Facebook Inc. (NASDAQ: FB) announced a $100 million commitment to a program that buys unpaid bills from small businesses run by minorities and women this week. Notably, the Facebook Invoice Fast Track initiative buys outstanding invoices, putting cash in small businesses’ hands that would otherwise have to wait weeks, even months, for payment from their customers.
Facebook buying unpaid bills from small businesses
The program is Facebook’s latest attempt to strengthen its long-term loyalty and relationship with small businesses, most of which depend on the social network to post ads targeted to specific populations who might be interested in their products.
As per the program, small businesses are eligible to submit outstanding invoices of at least $1,000. Once approved, Facebook will purchase the invoice from the small business and pay it within days. Customers will pay their outstanding invoices to Facebook under the same terms as they had with the small business. For a company that generated almost $86 billion in 2020, waiting for payments is less of a problem than for small businesses.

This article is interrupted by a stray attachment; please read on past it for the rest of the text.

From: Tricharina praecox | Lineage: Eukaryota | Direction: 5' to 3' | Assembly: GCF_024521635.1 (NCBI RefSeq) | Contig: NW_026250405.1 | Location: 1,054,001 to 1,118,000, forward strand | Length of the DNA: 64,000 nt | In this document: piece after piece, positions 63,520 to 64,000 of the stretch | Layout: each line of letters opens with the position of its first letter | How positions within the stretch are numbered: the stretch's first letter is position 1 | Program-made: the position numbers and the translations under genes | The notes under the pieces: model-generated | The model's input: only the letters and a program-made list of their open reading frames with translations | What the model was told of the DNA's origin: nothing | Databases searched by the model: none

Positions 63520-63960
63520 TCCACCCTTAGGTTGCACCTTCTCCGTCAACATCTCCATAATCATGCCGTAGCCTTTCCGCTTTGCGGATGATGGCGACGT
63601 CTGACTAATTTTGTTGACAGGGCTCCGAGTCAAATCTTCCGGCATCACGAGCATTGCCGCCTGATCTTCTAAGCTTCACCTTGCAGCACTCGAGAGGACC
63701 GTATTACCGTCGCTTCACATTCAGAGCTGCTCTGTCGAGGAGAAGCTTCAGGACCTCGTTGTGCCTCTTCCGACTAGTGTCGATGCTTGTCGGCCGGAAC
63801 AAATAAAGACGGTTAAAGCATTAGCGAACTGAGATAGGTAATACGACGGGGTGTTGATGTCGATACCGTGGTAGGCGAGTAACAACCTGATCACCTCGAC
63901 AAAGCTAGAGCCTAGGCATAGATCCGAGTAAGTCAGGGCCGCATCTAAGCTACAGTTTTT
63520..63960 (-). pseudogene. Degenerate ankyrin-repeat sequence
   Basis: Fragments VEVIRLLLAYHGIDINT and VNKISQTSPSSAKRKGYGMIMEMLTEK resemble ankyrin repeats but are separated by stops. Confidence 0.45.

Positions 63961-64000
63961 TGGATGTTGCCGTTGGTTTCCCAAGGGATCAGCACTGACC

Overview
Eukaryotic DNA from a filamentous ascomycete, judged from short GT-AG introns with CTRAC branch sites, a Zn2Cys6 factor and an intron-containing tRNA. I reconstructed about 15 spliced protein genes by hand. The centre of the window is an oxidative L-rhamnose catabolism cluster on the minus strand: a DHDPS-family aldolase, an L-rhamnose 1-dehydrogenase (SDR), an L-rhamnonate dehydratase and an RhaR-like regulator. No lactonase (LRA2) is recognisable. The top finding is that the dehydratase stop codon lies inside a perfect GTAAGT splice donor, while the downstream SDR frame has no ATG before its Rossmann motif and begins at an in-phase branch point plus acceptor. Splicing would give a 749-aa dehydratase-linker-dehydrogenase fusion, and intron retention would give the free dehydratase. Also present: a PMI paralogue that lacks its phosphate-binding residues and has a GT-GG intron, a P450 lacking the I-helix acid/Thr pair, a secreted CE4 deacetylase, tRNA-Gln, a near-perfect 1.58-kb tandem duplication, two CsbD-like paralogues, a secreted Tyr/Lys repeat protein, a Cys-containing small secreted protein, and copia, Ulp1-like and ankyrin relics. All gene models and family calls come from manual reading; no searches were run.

Facebook’s VP of small businesses said that the company piloted a similar program following the COVID-19 pandemic, which led to suppliers struggling. Rao said:
“We just heard first-hand the financial hardships that these suppliers were facing, and it was created really quickly and brought up as an idea and pitched to our CFO to say, ‘Hey, would we be able to help our suppliers with this? It was a very small pilot, but we did see that be very successful. It’s a new concept, but we’re really excited about it”
Facebook to buy up to $100 million unpaid invoices
Now, Facebook is ramping up the scheme, offering to acquire up to $100 million in unpaid invoices. Rao predicts that 30,000 small enterprises will benefit from this.
Among those that benefited from the pilot program is The Wright Stuff Chics co-founder Lisa Dunnigan. The company canceled all in-person events during the pandemic and announced a virtual version of the Teach Your Heart Out Conference. Teachers registered for the conference but most paid through purchase orders that take longer to be paid out. Lisa said that she collected the applications and submitted them to Facebook, and she was paid over $10,000 within days. She said:
“This program has been a life saver for our company. We were just overwhelmed by the stories that came back.”
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